Hi Everybody,  Welcome to Vinylvana’s FIRST BLOG!!!

I’m Kevin, and today I’m going to tell you about one of the most outrageous covers in Rock n Roll History.  The fact that this cover comes from, arguably, the greatest band in Rock n Roll history, THE BEATLES, makes it all the more infamous.

Let’s dive into the story of the Beatles’ ”Yesterday & Today” album OR as many collectors like to call it, “The BUTCHER Cover”!!!

As you can see, the Beatles’ album “Yesterday & Today” was first issued in June of 1966 with this amazing, some would call grotesque, LP Cover image.  It quickly earned the name, “The Butcher Cover” as the band members are all wearing white butcher jackets.  The photo is adorned with pieces of raw meat placed all around the band along with plastic baby doll heads, torsos and limbs.  All the while, John, Paul, George & Ringo are posing for a group picture with these crazy smiles on their faces.  It was a total shocker of a cover.  

When I was a kid, back in 1966, the same year that this LP, “Yesterday & Today” was released, I saw my elder sister dancing with glee on her bed to “Paperback Writer” (one of my earliest memories). That may have been my start to a lifelong interest in the Beatles. I’ve been an avid collector of them and other music since the late ’70’s. During that time, I got the book “The Beatles: An Illustrated Record”, by Roy Carr & Tony Tyler. Amongst those pages, I saw, for the first time, the photo of the Butcher cover. I was truly shocked. This LP had to be on my bucket list.

Why on Earth would the Beatle’s label, Capitol Records, put this out?  Well, I believe, the answer is simple…money!  

Let’s look at the history behind the Butcher Cover.

IT WAS 1966!

The Beatles had been a cash cow for their American label, Capitol Records for 2 solid years.  During 1964, Capitol released 5 Beatles LP’s…in 1965, they issued 4 Beatle titles.  But by early in 1966, the Beatle’s output had slowed due to the band’s touring and the band’s increasing interest in taking more time in the studio to flex their incredible creativity!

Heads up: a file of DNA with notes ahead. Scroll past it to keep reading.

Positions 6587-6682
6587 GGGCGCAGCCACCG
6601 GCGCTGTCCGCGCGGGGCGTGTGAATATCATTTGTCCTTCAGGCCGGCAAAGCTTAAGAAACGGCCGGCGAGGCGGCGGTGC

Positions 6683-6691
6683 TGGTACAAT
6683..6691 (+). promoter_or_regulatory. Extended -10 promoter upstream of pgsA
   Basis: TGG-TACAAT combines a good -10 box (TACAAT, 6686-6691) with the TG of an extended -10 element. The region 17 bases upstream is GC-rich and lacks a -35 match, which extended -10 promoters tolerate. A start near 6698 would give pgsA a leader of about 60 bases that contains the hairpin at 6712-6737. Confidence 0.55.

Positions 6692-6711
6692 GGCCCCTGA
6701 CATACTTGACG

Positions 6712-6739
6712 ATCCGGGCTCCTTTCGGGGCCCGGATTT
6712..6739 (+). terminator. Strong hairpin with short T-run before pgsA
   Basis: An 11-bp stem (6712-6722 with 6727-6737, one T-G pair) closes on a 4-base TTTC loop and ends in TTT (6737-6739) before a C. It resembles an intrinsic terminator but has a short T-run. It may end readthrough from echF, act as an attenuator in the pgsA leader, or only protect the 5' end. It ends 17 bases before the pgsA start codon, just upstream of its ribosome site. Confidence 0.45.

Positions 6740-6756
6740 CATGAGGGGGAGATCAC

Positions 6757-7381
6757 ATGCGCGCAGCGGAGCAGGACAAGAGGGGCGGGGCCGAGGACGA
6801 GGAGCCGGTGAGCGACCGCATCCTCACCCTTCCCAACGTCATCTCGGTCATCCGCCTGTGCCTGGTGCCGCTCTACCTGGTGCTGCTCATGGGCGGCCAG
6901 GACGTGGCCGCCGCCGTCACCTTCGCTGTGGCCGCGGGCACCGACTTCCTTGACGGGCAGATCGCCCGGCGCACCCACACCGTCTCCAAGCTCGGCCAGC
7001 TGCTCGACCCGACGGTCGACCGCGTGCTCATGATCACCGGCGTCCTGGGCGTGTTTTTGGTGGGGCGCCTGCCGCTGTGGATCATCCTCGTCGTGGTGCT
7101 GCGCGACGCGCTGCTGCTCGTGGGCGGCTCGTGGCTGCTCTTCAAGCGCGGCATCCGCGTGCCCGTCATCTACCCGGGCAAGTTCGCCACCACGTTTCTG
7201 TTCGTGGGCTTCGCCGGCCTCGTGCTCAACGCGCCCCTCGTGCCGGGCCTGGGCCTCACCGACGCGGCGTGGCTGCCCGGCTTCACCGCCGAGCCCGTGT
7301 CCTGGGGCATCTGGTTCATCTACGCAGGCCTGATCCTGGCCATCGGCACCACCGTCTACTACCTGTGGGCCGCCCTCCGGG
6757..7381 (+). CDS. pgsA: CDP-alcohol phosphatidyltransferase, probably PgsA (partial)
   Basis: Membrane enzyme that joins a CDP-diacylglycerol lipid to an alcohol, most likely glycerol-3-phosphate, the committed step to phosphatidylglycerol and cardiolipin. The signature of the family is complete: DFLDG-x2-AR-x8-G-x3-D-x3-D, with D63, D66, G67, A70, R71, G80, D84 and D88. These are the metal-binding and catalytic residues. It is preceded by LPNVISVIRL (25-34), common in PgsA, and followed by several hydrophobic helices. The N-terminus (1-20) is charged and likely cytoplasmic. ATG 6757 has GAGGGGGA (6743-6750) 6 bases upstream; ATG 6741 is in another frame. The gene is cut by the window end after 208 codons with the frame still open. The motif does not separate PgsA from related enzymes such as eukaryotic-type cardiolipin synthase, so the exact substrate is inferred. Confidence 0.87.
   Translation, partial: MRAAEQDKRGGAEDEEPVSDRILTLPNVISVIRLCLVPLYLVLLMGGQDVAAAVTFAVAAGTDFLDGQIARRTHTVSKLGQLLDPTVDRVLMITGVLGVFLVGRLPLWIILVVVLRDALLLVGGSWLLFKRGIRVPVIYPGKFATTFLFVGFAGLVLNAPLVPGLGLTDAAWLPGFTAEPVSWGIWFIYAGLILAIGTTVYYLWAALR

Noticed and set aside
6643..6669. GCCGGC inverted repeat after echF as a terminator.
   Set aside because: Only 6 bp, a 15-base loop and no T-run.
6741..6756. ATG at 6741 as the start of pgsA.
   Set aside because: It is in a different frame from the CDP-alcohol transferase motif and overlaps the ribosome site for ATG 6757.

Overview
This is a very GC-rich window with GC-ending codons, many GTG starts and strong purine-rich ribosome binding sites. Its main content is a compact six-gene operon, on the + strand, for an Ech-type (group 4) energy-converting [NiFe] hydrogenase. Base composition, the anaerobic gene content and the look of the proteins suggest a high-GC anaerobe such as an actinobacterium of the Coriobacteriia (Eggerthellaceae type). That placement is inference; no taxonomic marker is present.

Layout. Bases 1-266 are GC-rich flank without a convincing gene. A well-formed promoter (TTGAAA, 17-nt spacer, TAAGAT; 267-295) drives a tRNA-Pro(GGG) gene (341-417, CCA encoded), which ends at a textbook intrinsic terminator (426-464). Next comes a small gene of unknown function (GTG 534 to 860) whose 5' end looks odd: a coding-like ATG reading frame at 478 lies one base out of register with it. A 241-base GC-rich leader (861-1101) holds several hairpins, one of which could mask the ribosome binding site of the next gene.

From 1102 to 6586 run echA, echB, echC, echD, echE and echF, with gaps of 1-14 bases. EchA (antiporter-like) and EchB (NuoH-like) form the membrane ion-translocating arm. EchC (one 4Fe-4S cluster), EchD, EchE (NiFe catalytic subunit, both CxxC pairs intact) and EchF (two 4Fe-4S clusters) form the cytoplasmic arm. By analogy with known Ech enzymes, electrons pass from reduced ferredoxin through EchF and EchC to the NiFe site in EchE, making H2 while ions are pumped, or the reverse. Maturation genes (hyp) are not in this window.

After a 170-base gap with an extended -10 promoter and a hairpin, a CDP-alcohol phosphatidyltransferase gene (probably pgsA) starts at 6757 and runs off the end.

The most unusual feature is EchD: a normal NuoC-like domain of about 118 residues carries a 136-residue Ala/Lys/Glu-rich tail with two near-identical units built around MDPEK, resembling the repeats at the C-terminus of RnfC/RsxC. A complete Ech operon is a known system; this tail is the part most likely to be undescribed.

This left Capitol Records eager to put out another Beatles’ product.  The band’s next release, “Revolver” was months away from being ready so Capitol made the decision to assemble a compilation album with songs from the Beatle’s UK albums “Help”, “Rubber Soul”, and some assorted UK singles.  In addition, they got the Beatles to send them 3 songs from, at that time, their upcoming August release, “Revolver”. Capitol’s new compilation, set for June release, was to be titled, “Yesterday & Today”.

Capitol Records had a rich tradition of making compilations like this.  Early on, they realized that they could put out more albums if they just used fewer songs.  Capitol’s Beatle LP’s had around 11-12 songs while their UK counterparts, the Beatles LPs on Parlophone Records, would have 14 songs per LP.  In addition, Parlophone would rarely put single releases on their albums.  Songs like “I Want To Hold Your Hand” and “She Loves You” were both UK singles and never appeared on a UK album (until 1969).  But in America, those songs showed up on “Meet The Beatles” and “The Beatle’s Second Album”.

This editing by Capitol resulted in their issuing more Beatle’s albums in America than in England.  Albums like “Beatles VI”, “Beatle’s 65” and “The Beatles Second Album” were all albums created by Capitol that originated in the United States only and not in the UK.  They were simply compilations with songs taken from existing UK albums and singles. 

So by March of 1966, Capitol had readied the next great Beatles LP compilation, “Yesterday & Today”, and they just needed a new cover photo.  Needless to say, the Beatles were not exited to do another photo session for Capitol but they did have some interesting artistic photos that they had taken days before with photographer Robert Whitaker.